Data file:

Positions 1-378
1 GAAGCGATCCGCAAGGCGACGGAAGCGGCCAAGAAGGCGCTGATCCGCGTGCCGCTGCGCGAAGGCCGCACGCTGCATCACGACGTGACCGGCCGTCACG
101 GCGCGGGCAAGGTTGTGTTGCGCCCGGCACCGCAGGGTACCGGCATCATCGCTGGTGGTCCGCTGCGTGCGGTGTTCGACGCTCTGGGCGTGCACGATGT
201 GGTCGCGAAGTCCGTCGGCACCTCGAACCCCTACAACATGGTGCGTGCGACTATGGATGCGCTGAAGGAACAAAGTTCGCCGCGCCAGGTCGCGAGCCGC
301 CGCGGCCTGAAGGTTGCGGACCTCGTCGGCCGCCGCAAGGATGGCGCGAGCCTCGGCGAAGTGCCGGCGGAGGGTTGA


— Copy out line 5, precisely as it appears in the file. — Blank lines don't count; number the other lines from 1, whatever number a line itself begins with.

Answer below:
301 CGCGGCCTGAAGGTTGCGGACCTCGTCGGCCGCCGCAAGGATGGCGCGAGCCTCGGCGAAGTGCCGGCGGAGGGTTGA